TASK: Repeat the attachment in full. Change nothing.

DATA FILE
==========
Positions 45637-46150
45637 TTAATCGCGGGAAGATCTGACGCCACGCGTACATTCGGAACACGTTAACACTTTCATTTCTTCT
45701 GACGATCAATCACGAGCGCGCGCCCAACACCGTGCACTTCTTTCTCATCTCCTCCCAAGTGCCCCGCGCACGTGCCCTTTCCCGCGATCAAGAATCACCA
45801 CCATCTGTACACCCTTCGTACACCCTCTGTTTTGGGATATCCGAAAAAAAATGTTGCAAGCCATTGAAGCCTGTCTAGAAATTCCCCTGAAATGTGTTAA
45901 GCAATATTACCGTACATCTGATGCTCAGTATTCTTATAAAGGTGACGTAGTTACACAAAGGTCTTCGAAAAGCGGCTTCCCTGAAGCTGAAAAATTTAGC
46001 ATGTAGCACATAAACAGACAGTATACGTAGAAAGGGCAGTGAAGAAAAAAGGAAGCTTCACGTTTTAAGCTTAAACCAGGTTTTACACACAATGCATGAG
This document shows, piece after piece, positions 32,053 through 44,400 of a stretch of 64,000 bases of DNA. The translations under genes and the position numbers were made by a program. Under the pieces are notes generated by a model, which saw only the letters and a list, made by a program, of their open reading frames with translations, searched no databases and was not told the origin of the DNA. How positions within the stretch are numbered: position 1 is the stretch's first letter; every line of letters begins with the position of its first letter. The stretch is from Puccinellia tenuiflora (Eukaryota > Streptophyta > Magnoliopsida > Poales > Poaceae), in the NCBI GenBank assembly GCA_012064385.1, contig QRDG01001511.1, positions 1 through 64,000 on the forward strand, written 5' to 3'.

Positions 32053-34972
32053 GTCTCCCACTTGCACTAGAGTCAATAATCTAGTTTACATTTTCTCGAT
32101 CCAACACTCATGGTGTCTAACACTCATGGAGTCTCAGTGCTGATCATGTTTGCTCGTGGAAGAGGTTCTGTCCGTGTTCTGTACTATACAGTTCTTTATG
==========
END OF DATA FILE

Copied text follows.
Positions 45637-46150
45637 TTAATCGCGGGAAGATCTGACGCCACGCGTACATTCGGAACACGTTAACACTTTCATTTCTTCT
45701 GACGATCAATCACGAGCGCGCGCCCAACACCGTGCACTTCTTTCTCATCTCCTCCCAAGTGCCCCGCGCACGTGCCCTTTCCCGCGATCAAGAATCACCA
45801 CCATCTGTACACCCTTCGTACACCCTCTGTTTTGGGATATCCGAAAAAAAATGTTGCAAGCCATTGAAGCCTGTCTAGAAATTCCCCTGAAATGTGTTAA
45901 GCAATATTACCGTACATCTGATGCTCAGTATTCTTATAAAGGTGACGTAGTTACACAAAGGTCTTCGAAAAGCGGCTTCCCTGAAGCTGAAAAATTTAGC
46001 ATGTAGCACATAAACAGACAGTATACGTAGAAAGGGCAGTGAAGAAAAAAGGAAGCTTCACGTTTTAAGCTTAAACCAGGTTTTACACACAATGCATGAG
This document shows, piece after piece, positions 32,053 through 44,400 of a stretch of 64,000 bases of DNA. The translations under genes and the position numbers were made by a program. Under the pieces are notes generated by a model, which saw only the letters and a list, made by a program, of their open reading frames with translations, searched no databases and was not told the origin of the DNA. How positions within the stretch are numbered: position 1 is the stretch's first letter; every line of letters begins with the position of its first letter. The stretch is from Puccinellia tenuiflora (Eukaryota > Streptophyta > Magnoliopsida > Poales > Poaceae), in the NCBI GenBank assembly GCA_012064385.1, contig QRDG01001511.1, positions 1 through 64,000 on the forward strand, written 5' to 3'.

Positions 32053-34972
32053 GTCTCCCACTTGCACTAGAGTCAATAATCTAGTTTACATTTTCTCGAT
32101 CCAACACTCATGGTGTCTAACACTCATGGAGTCTCAGTGCTGATCATGTTTGCTCGTGGAAGAGGTTCTGTCCGTGTTCTGTACTATACAGTTCTTTATG